• In some embodiments, coefficients of thermal expansion (“CTE”) corresponding to each of the substrate 102, the bond layer 104, and the magnesium oxide-based layer 106 may be substantially graded to permit thermal cycling across a wide temperature range, where such thermal cycling may not damage, disrupt, or separate the bond layer 104 from the substrate 102, or delaminate the magnesium oxide-based layer 106 from the bond layer 104. In one embodiment, for example, thermal expansion grading between the substrate 102 and the layers 104, 106 allows for thermal cycling across temperatures ranging from about room temperature to about 1300° C.
  • In certain embodiments, the substrate 102 may have a first CTE, the magnesium oxide-based layer 106 may have a second CTE, and the bond layer 104 may have a third CTE, where the third CTE is substantially intermediate the first and second CTEs. In some instances, a difference between CTEs corresponding to adjacent compositional layers 102, 104, 106 may be less than about two (2) ppm per degree Celsius. In other embodiments, a difference between CTEs corresponding to adjacent compositional layers 102, 104, 106 may be between about one-half (0.5) and about one (1) ppm per degree Celsius. Closely grading the CTEs of the substrate 102, bond layer 104, and magnesium oxide-based layer 106 in this manner may alleviate stresses otherwise resulting at interfaces 110 a, 110 b between the layers 102, 104, 106 due to changes in temperature.
  • Referring now to FIGS. 4A and 4B, some embodiments of the magnesium oxide-based layer 106 may include a top coat 400 and at least one intermediate coat 402 a, 402 b. The top coat 400 may provide a hermetic seal limiting fluid access to the substrate 102 through the bond layer 104. One or more intermediate coats 402 a, 402 b may lie subjacent to the top coat 400 to optimize thermal grading and chemical compatibility between the metal substrate 102 and top coat 400, and to enable the magnesium oxide-based layer 106 to demonstrate increased density. Increased density of the magnesium oxide-based layer 106 provides no access pathway to gases or particulates and increased protection for the article 100 from corrosive environments, in addition to providing increased abrasion resistance under operating conditions. In certain embodiments, the top coat 400 may comprise magnesium oxide as a primary, but not necessarily sole component, while the intermediate coat 402 a, 402 b may consist essentially of magnesium oxide.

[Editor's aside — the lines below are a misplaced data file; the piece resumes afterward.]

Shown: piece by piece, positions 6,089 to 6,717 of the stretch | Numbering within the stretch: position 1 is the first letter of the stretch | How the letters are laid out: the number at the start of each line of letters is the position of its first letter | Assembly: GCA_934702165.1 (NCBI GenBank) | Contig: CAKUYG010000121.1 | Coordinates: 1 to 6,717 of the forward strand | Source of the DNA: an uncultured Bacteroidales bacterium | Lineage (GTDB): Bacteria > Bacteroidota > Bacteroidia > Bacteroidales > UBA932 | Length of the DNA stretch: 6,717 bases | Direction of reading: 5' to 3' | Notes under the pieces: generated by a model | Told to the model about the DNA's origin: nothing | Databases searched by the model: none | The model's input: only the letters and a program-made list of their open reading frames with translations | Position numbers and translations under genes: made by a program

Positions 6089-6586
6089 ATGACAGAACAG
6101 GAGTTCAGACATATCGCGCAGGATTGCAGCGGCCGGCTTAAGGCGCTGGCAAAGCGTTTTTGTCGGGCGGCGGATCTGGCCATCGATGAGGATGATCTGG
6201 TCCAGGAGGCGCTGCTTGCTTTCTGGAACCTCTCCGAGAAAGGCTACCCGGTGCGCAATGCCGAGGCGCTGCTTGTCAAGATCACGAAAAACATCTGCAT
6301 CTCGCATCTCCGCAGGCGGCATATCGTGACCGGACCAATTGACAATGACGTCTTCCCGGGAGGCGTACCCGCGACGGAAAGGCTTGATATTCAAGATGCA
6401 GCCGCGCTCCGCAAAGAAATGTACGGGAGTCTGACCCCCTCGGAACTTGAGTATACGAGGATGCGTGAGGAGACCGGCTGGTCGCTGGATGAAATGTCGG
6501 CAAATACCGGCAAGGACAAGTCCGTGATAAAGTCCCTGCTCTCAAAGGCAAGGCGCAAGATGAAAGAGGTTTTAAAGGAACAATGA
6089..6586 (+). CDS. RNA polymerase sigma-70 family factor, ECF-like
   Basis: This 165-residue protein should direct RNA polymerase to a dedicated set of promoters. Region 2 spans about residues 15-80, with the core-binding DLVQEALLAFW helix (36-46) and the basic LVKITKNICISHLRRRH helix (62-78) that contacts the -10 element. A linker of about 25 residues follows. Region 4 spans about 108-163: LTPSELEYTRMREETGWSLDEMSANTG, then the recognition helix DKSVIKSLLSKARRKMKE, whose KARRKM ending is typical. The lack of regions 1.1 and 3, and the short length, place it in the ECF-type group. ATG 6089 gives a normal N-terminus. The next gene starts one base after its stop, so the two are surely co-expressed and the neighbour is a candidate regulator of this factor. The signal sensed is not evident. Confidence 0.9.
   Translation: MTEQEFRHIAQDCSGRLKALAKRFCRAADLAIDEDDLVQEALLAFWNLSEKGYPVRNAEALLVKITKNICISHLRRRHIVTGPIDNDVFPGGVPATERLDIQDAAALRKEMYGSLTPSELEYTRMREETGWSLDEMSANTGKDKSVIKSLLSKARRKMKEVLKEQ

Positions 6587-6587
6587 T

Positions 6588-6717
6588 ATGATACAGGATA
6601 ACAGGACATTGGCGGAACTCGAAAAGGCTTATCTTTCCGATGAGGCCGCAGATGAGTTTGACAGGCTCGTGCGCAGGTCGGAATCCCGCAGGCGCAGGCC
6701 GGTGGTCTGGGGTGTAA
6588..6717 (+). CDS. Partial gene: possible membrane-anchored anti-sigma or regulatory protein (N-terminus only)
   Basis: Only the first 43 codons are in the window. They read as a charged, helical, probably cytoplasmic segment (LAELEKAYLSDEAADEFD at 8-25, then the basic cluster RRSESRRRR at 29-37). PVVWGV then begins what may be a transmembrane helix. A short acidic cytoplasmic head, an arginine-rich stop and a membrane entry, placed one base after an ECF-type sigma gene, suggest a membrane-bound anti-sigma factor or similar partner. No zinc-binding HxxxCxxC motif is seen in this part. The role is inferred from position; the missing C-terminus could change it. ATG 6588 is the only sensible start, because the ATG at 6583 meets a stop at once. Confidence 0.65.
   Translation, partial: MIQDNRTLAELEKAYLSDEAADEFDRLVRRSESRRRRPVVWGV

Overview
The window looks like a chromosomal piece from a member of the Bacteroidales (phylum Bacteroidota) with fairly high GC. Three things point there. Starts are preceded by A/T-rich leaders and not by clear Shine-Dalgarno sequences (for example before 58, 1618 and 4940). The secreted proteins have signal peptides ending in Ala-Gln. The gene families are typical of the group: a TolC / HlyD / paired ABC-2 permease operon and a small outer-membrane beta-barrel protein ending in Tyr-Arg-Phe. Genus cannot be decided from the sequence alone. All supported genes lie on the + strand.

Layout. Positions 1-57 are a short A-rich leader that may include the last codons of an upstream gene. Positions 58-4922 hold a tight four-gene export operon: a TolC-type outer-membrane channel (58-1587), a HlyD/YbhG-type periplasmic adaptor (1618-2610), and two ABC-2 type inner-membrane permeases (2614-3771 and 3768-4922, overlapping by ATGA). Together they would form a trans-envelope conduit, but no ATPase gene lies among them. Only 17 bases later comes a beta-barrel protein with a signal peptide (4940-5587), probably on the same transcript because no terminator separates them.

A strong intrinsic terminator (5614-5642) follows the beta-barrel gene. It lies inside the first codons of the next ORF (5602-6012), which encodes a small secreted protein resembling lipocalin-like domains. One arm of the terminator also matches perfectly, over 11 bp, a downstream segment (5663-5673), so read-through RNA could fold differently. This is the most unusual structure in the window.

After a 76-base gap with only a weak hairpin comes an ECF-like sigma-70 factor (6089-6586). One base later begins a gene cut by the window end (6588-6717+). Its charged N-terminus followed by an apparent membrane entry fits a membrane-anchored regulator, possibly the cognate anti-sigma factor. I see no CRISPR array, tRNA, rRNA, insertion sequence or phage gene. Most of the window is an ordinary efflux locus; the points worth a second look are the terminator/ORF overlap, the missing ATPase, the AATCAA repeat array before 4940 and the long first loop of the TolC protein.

• In one embodiment, as depicted by FIG. 4A, the article 100 comprises a metal substrate 102, a bond layer 104, and a magnesium oxide-based layer 106 having a top coat 400 and an intermediate coat 402. The bond layer 104 comprises nickel oxide, while both the top coat 400 and the intermediate coat 402 comprise magnesium oxide. The top coat 400, however, comprises magnesium oxide nano-particles, while the intermediate coat 402 comprises magnesium oxide micro-particles. As used throughout this application, “nano-particles” or “nano-sized particles” are particles having an average diameter of between about 1 nanometer and about 100 nanometers. As also used throughout this application, “micro-particles” “micron-particles” “micron-sized particles” “micro-sized particles” are particles having an average diameter of between about 0.1 microns and about 20 microns. The terms “nano” “micro” and “micron” refer to the ranges set forth above. In an alternative embodiment, as depicted by FIG. 4B, the article comprises a metal substrate 102, a bond layer 104, and a magnesium oxide-based layer having a top coat 400, a first intermediate coat 402 a, and a second intermediate coat 402 b. The top coat 400 comprises nano-particles of cerium-doped magnesium oxide, the first intermediate coat 402 a comprises nano-particles of magnesium oxide, and the second intermediate coat 402 b comprises micro-particles of magnesium oxide. Other embodiments are also contemplated by the present invention. For example, in certain embodiments, the top coat 400 may comprise yttrium-doped magnesium oxide, aluminum-doped magnesium oxide, zirconium-doped magnesium oxide, iron-doped magnesium oxide, nickel-doped magnesium oxide, titanium doped-magnesium oxide and/or any other magnesium oxide-based composition known to those in the art. The composition and particle size of the intermediate coats 402 a, 402 b may also vary. For example, the first intermediate coat may be predominantly nano-sized particles with some micro-sized particles and the second intermediate coat could be predominantly micro-sized particles with some nano-sized particles, or vice versa.